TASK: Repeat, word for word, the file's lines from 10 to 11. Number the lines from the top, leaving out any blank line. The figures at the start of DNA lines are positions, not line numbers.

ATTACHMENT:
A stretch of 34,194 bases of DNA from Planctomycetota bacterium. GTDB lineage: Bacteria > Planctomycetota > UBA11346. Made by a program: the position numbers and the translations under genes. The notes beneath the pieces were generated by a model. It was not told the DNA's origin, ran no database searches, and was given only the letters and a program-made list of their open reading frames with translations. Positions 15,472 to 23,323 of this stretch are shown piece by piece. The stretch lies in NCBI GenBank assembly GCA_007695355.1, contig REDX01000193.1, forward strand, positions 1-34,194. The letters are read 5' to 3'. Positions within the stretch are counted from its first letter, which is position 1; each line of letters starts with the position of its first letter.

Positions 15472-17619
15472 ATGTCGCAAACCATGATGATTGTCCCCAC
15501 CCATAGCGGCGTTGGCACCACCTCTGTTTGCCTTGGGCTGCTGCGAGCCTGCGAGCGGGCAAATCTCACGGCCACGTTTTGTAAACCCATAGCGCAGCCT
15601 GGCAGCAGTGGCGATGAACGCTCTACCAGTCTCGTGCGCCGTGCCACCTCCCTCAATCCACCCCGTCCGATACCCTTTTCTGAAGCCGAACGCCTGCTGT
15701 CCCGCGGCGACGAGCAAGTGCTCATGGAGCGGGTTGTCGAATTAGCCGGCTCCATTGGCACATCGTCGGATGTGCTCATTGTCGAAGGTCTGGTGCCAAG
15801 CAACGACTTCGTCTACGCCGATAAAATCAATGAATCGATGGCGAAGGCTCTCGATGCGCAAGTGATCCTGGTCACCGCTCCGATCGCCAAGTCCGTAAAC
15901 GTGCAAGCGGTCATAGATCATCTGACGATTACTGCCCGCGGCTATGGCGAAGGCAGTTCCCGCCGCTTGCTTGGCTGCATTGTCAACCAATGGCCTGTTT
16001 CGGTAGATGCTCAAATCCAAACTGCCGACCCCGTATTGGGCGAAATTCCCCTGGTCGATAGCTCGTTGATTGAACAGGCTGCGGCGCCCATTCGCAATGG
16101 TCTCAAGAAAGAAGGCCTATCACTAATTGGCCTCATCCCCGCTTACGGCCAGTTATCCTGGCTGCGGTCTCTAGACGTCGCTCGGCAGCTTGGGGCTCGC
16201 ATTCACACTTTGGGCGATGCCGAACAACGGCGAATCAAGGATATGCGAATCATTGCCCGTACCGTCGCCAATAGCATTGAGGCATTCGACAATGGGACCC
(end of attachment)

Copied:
16101 TCTCAAGAAAGAAGGCCTATCACTAATTGGCCTCATCCCCGCTTACGGCCAGTTATCCTGGCTGCGGTCTCTAGACGTCGCTCGGCAGCTTGGGGCTCGC
16201 ATTCACACTTTGGGCGATGCCGAACAACGGCGAATCAAGGATATGCGAATCATTGCCCGTACCGTCGCCAATAGCATTGAGGCATTCGACAATGGGACCC